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The Rombertik spyware, detected by ESET as Win32/Spy.Agent.OLJ.
Researchers at Cisco discovered that after arriving on a user’s computer via a phishing campaign or through an email attachment, the malware conducts checks to see if it is running within a sandbox. If this check passes, ZDNet explains, it decrypts itself and launches on a victim’s computer. Once this is done, a second copy of itself launches and is overwritten with the spying functionality.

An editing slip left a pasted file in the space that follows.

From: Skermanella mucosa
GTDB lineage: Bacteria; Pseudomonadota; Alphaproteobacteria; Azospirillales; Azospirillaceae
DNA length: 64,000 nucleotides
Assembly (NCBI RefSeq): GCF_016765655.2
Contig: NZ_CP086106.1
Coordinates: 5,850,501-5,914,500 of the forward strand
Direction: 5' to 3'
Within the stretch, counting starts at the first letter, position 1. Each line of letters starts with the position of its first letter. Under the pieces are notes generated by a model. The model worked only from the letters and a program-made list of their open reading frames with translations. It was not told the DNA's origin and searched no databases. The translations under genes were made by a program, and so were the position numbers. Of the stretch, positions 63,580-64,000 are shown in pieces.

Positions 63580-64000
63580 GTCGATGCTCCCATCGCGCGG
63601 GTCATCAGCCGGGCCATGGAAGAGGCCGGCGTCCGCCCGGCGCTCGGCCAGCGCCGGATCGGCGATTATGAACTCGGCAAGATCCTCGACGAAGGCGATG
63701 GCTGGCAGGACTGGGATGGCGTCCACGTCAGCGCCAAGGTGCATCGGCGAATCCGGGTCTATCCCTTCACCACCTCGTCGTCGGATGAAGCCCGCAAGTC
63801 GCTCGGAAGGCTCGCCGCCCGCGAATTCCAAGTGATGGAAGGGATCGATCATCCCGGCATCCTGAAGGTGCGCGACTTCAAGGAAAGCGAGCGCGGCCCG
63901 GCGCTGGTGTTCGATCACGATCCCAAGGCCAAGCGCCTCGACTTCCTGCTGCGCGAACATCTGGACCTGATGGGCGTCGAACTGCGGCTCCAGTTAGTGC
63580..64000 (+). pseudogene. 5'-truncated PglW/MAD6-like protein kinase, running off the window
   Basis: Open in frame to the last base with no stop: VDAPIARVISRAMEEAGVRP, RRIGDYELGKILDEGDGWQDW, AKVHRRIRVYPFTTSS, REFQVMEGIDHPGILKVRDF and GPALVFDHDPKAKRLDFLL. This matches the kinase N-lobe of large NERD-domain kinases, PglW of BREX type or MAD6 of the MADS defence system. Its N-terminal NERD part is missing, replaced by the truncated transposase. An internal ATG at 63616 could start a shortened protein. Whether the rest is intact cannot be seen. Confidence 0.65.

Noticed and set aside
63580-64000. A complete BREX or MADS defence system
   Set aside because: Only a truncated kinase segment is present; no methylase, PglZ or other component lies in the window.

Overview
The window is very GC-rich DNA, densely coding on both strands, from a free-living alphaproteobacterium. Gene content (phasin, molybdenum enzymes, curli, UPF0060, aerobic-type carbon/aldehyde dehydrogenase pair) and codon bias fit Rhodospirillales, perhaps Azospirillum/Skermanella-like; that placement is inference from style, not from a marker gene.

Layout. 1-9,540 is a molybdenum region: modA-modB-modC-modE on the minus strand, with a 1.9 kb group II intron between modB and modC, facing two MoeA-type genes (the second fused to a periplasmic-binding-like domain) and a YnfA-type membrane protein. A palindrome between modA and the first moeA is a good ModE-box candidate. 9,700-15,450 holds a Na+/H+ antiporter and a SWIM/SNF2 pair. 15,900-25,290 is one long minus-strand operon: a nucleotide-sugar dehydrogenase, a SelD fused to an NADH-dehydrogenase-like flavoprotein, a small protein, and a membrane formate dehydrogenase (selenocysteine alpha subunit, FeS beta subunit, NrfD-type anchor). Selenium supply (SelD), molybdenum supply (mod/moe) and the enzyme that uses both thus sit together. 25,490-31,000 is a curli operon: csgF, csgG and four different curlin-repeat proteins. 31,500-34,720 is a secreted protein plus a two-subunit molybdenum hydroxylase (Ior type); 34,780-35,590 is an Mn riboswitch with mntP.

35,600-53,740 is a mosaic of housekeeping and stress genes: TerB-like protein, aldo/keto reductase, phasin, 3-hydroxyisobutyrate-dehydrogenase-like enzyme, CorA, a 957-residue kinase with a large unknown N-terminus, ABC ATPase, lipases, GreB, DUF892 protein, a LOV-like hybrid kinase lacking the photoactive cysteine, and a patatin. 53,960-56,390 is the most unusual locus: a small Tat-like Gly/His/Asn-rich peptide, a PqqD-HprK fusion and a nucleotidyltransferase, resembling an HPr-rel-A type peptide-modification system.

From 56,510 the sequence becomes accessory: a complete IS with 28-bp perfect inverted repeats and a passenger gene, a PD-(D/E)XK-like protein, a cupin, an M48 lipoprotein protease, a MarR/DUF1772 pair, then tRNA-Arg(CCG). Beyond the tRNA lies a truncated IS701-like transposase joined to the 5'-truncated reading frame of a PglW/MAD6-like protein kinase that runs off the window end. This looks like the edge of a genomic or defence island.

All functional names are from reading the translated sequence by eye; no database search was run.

However before the core-spying activity begins, Rombertik does a final check to see if it is being analyzed in the system’s memory. If detected, Rombertik takes the step of wiping out the computer’s master boot record. If this step fails, it targets all files in the user’s home folder, by encrypting each one with random RC4 keys.
Although, it’s been said that the malware “destroys” your computer, the chances of hiting a regular user’s computer are not high, as noted by Graham Cluley and the damage is related to erasing the MBR.
However, the best defense against Rombertik is an adherence to security basics: up-to-date security software, avoiding attachments from unknown senders and solid security policies for businesses will all help avoid the malware, which is said to have low infection rates as things stand.
Author Alan Martin, ESET